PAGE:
A neutered male, like a gelding instead of a stallion, is often (not always) less dog for the pet owner to deal with.
If the bad behaviors of the dog are driven by the dog being a stud-brain, I think this is absolutely true.
My problem is that I think it's unfair telling people to neuter or spay their pets as the sole answer as to how to manage dog aggression. Because I suspect what happens is they spend that money on the surgery, and then find out they have the same dog with the same problems.
I think some dogs just don't like other dogs getting in their faces or touching their stuff. Some of that is caused or exasperated by stress or even excitement. Whether they are intact or not.
A reasonable non-aggressive behavior would be what I've experienced when Jacks has had quite enough playtime with Bertie. One low growl and the pup immediately backs off.
How that could escalate or turn into something terrible is if you put a dog in a situation where he feels harassed and a low growl or even a variety of other subtle warnings do not make another dog back off and leave him alone.
With other dogs or something I've observed too is that their way of communicating is what is 'allowed' by the owners. That's whether the dogs are intact or not.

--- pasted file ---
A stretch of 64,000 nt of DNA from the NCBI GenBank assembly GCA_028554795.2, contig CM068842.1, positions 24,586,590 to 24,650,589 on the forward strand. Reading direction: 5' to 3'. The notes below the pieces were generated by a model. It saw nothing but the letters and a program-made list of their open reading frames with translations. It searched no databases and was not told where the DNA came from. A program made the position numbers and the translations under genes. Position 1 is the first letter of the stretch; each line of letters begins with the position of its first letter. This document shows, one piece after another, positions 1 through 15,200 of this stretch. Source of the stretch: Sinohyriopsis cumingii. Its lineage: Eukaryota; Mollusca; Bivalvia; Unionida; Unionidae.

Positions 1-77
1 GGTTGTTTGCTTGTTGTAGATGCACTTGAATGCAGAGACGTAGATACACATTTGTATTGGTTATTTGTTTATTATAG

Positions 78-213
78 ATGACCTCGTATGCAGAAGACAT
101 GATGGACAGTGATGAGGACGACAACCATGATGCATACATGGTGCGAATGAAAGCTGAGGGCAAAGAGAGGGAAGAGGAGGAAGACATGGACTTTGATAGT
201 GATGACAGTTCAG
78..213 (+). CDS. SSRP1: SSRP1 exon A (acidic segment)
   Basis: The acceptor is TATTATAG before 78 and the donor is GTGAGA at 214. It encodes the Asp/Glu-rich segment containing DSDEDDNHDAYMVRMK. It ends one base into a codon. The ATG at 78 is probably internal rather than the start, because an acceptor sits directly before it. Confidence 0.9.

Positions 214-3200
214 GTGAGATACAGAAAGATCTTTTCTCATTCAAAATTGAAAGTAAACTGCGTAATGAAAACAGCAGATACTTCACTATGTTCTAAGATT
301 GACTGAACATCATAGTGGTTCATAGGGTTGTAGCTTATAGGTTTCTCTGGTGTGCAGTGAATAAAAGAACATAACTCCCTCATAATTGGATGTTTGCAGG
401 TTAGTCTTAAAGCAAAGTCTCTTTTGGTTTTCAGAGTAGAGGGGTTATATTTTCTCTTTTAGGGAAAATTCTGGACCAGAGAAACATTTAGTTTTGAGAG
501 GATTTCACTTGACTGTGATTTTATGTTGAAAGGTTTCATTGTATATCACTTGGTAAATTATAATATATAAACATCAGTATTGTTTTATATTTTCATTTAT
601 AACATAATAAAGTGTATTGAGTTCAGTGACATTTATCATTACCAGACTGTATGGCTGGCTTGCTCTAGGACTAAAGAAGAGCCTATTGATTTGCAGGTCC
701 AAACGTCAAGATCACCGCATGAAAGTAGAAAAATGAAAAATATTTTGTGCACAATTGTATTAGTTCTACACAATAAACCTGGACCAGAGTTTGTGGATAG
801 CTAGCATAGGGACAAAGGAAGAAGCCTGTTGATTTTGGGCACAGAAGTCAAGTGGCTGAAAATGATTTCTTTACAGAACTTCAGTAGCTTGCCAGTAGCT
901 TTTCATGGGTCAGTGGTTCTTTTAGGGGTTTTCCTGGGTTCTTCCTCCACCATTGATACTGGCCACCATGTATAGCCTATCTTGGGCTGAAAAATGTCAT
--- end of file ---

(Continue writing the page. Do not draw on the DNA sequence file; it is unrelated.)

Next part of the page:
With the one dog we had neutered (when he was pushing 10), fwiw, the one behavior change we saw was he no longer had any use for the usual "exchange of information". So while in the past he and his brother would do the usual personal area sniffing/licking as a matter of course - after his surgery, he would growl or snap at his brother if he so much as got a sniff in the rear. Because neither dog had an aggressive bone in their bodies, the growl or snap worked. <- But again, I imagine it would be vastly different if Sammy snapped at his brother and Danny continued to harass him.
Beyond that - we did not notice any other behavior changes. Sammy still went out and marked. He still had the senioritis issue where he gradually forgot his borders and would wander if we took our eyes off him.
For the surgery they had to shave off his trousers and even a portion of his tail - and I remember how astounded we were by how quickly and thickly it all grew back. His coat always was too silky and prone to matting, so we didn't notice a texture change. But I've talked to a lot of breeders and obedience people (goldens and other breeds) who delay or avoid neutering/spaying their dogs primarily because it ruins the coats and makes them difficult to maintain.